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Why Spring Festival reunion is important

By Bai Ping (China Daily) Updated: 2016-02-17 08:20

In recent Spring Festivals, I've been a road warrior alternately visiting my parents and parents-in-law who live thousands of kilometers apart.

I had always doubted the meaning of the holiday before that, until two parents were struck by illness.

Most Chinese families have followed roughly the same routine in their celebrations of the holiday, with a large and traditional Chinese New Year's Eve dinner as the centerpiece. The dining and wining would be followed by watching hours of dancing, singing or other performances on television at my parents' house, or by playing mahjong, the favorite pastime of my parents-in-law. Few would attempt to sleep before midnight, when deafening fireworks were set off everywhere to welcome better luck.

However, I had often wondered if it was wise to join the nightmarish annual travel rush for the ritual. We could always visit our parents in less crowded times and if we missed them, we could always call them on the cellphone.

During my early working life, I'd skipped quite a few Spring Festival reunions with my parents, partly due to the job and partly due to my lack of the determination of those migrant workers who went home for solace and a break from prejudice and rejection in cities. Sometimes, I did feel lonely when the city fell quiet and empty for weeks, but years of living abroad alone had toughened my mind.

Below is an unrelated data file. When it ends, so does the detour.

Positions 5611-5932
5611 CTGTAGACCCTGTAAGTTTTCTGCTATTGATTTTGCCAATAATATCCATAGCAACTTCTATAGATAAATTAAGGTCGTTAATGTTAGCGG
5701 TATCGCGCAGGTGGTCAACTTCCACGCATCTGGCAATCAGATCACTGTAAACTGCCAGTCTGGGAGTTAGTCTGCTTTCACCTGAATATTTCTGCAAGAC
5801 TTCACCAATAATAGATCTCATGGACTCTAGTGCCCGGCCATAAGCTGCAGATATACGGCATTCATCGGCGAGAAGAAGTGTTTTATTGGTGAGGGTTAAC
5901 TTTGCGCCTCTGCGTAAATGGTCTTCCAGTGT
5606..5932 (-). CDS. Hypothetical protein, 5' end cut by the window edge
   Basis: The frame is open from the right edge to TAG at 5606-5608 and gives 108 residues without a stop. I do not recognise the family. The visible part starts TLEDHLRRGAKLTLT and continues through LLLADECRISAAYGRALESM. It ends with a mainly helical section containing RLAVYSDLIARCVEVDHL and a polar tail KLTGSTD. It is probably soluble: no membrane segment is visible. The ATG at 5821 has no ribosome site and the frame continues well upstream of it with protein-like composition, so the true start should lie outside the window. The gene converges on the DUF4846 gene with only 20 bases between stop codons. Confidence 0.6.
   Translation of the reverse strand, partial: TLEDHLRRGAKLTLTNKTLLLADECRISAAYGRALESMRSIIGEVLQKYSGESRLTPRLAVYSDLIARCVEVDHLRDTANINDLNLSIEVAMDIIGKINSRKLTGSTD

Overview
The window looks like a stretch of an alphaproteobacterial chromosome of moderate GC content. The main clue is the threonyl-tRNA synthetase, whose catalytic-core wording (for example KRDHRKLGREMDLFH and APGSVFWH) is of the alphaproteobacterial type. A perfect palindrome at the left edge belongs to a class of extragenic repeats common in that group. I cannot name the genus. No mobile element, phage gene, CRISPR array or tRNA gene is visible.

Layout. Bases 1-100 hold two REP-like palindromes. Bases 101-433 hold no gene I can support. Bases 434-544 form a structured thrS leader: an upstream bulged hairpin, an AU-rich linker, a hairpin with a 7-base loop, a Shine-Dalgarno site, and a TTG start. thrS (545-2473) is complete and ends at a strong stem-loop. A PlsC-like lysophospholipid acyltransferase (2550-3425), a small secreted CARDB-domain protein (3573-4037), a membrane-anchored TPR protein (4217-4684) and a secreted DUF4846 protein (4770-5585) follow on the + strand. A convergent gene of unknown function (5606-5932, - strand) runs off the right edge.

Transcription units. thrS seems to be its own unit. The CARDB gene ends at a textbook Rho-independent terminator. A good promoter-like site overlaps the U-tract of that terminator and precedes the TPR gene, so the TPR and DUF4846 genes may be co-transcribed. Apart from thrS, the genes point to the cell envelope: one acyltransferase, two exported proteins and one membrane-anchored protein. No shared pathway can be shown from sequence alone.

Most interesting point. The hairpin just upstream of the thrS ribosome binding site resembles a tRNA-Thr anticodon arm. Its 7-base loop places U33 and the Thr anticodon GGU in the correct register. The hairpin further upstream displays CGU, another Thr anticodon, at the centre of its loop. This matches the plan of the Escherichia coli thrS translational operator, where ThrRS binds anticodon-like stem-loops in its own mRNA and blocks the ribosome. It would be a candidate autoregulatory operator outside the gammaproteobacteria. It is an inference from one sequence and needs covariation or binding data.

Why Spring Festival reunion is important

I started to visit my parents regularly for Chinese New Year only after I got married, as my wife insisted on being with my or her parents, wherever they were, for the holiday. But I was a tenacious member of the largest annual human migration in the world, scrambling for plane or train tickets and driving for many hours on crowded highways, only after my father had a stroke and my father-in-law had cancer several years ago.

Both men cheated death through successful operations. But my father has since been wheelchair-bound, while my father-in-law constantly battles the aftermath of the killer disease and the fear that it might hit again.

Suddenly, meals with parents on Chinese New Year's Eve became precious and sacred. When my worried mother and I waited for my father when he received the operation at a hospital, I painfully realized how little time I had spent with them after my sister and I went to college. Education and work have taken us to many places across the world, but never close to our parents.

The significance of Spring Festival sank in when I read that, as a result of the demands of the workplace, Christmas is often the only time Western families come together other than the buffet at a funeral.

Now in China, in many cases, isn't Spring Festival also the only time to get everyone together for a family meal or reunion?

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